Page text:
As we reported just yesterday, Apple didn’t take too kindly to El Gato’s “accidental” inclusion of a workaround to enable 3G streaming of live TV on the iPhone using its EyeTV app. The app, combined with an EyeTV USB Mac TV tuner, allows users to stream that content from their computer. I say allows, not allowed, because it’s now back in the App Store for $4.99.
For those who missed the reason why the app was pulled in the first place, El Gato had “accidentally left in” a feature whereby if you click the warning window that tells you Wi-Fi is required for live TV playback, instead of the “OK” button in the window, the dialog would close and streaming would occur over 3G anyway.
El Gato revealed that it had already resubmitted a fixed version when the problem was discovered, and that version has today been approved by Apple and is available for download. This time around, clicking the dialog box has no effect.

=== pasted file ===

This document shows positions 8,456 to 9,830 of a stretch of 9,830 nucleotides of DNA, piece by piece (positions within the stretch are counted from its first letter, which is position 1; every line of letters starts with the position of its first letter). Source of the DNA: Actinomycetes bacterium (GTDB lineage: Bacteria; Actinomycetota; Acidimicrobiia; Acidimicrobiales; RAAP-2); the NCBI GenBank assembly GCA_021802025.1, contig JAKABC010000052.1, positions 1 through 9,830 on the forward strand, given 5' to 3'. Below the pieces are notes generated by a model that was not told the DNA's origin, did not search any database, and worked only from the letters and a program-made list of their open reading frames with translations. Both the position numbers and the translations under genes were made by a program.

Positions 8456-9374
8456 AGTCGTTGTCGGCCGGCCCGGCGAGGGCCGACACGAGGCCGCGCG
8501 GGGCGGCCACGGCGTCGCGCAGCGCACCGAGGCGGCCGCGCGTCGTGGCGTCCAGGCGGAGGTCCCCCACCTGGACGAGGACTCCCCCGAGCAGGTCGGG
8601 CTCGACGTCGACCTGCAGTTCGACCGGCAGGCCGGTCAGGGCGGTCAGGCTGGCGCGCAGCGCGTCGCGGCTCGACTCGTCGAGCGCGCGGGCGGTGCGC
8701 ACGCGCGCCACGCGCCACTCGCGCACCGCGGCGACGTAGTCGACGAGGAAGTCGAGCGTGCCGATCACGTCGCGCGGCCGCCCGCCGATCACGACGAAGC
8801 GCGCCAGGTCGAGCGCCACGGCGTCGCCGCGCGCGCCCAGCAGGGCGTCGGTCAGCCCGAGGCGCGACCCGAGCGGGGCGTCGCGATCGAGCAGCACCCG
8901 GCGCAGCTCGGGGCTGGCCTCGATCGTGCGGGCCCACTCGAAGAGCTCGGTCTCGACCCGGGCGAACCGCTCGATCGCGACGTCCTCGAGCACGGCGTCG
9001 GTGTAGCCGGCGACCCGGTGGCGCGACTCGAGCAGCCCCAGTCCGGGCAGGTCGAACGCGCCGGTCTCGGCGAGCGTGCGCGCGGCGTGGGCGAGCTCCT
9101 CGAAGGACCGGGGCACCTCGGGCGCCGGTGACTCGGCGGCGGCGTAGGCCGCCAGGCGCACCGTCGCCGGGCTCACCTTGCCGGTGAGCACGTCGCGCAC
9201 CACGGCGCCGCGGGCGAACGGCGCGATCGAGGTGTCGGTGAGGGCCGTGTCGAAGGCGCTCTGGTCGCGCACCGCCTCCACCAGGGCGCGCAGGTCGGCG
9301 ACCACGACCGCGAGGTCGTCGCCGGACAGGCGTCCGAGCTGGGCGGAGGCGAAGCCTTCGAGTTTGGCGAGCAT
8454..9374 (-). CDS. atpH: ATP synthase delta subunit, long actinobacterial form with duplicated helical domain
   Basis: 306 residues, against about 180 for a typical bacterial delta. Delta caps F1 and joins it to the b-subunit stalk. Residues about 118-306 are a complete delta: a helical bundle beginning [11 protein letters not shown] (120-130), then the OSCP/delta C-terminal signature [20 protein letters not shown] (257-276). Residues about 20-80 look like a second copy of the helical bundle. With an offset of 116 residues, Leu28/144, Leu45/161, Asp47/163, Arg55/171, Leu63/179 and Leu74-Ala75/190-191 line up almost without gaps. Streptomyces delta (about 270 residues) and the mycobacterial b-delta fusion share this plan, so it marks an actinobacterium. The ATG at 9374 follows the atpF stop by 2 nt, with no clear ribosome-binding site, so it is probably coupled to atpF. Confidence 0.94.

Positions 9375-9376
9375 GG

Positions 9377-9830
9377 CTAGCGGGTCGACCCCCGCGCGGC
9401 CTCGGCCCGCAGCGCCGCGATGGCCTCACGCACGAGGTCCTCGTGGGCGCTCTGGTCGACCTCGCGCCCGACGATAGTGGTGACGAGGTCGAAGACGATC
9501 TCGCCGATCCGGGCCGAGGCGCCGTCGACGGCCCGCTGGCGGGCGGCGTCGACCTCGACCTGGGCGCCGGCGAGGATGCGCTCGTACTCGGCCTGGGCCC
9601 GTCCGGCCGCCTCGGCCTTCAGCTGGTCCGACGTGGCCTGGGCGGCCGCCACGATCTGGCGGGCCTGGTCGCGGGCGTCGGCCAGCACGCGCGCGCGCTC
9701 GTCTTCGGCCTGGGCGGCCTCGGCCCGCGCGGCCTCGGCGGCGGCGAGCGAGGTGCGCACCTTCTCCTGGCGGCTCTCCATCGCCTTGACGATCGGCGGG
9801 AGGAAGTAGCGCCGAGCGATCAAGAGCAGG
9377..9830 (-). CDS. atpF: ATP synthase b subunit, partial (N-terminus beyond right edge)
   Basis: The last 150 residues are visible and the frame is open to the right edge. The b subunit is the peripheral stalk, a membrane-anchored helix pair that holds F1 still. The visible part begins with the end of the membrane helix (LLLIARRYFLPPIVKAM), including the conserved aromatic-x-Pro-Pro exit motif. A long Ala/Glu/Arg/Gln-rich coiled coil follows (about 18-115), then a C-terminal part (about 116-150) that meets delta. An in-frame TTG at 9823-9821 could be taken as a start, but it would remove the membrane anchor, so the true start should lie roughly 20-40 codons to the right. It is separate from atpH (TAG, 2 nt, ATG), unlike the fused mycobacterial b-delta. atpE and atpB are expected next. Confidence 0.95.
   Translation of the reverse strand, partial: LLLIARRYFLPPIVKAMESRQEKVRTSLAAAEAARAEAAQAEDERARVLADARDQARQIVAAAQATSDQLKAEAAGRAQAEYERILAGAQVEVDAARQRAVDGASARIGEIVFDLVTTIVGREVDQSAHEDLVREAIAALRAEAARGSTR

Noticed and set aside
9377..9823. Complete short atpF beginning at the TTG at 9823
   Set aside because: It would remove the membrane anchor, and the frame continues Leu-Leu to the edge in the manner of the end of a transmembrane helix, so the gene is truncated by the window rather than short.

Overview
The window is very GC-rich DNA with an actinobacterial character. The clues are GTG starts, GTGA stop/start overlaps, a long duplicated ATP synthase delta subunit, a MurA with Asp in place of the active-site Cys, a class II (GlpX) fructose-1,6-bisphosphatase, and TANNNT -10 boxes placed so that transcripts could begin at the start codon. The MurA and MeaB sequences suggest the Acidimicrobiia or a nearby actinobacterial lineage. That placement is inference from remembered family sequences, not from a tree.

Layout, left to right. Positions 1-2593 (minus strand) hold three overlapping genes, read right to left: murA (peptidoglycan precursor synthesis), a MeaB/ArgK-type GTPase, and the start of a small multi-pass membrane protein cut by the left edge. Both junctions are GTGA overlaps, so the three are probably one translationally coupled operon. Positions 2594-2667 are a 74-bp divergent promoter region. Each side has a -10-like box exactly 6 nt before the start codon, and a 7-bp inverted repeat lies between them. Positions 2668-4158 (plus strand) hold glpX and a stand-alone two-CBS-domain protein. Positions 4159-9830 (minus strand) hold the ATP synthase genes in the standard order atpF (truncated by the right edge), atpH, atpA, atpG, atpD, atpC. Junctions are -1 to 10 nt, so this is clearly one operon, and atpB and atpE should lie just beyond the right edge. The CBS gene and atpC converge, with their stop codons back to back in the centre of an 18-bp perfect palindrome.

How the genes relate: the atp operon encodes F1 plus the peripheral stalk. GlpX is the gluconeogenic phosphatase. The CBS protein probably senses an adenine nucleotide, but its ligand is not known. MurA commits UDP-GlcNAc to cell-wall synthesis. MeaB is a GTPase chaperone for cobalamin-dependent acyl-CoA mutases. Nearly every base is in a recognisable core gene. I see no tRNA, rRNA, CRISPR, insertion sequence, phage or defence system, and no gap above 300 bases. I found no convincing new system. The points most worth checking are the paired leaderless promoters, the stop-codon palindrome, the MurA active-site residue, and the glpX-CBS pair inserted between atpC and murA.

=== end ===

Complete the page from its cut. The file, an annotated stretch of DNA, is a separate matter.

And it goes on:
Whether it was an Easter egg, meant to pass undetected through Apple’s censors (which seems unlikely, given how easy it was to activate), or whether it was just an accident, the incident reveals that despite AT&T’s recent announcement that voice calls would now be allowed over 3G, that doesn’t mean it’s a free-for-all with all types of content.
I still think this needs looking into by a regulatory body. Data is data, and if wireless customers are paying not-insignificant fees in order to be able to use data on their cell phones, they should have the right to choose the nature of that traffic. My plan covers 6GB per month. Who’s to say I don’t want to use five of that on streaming video? I can see cutting me off once I exceed my limit, since I might then be causing undue strain on your network, but if you’ve assigned me 6GB, let me use that however I see fit.
At least Apple is being relatively understanding about the whole thing. It could easily have barred EyeTV from the app store for an extended period, or altogether, in order to punish what could easily be seen an a purposeful attempt to side-step App Store requirements. Instead, it acted quickly when a fix was issued and reintroduced in the app with very little delay following its removal. I think this especially points to the fact that AT&T is really still the one to blame in cases like this.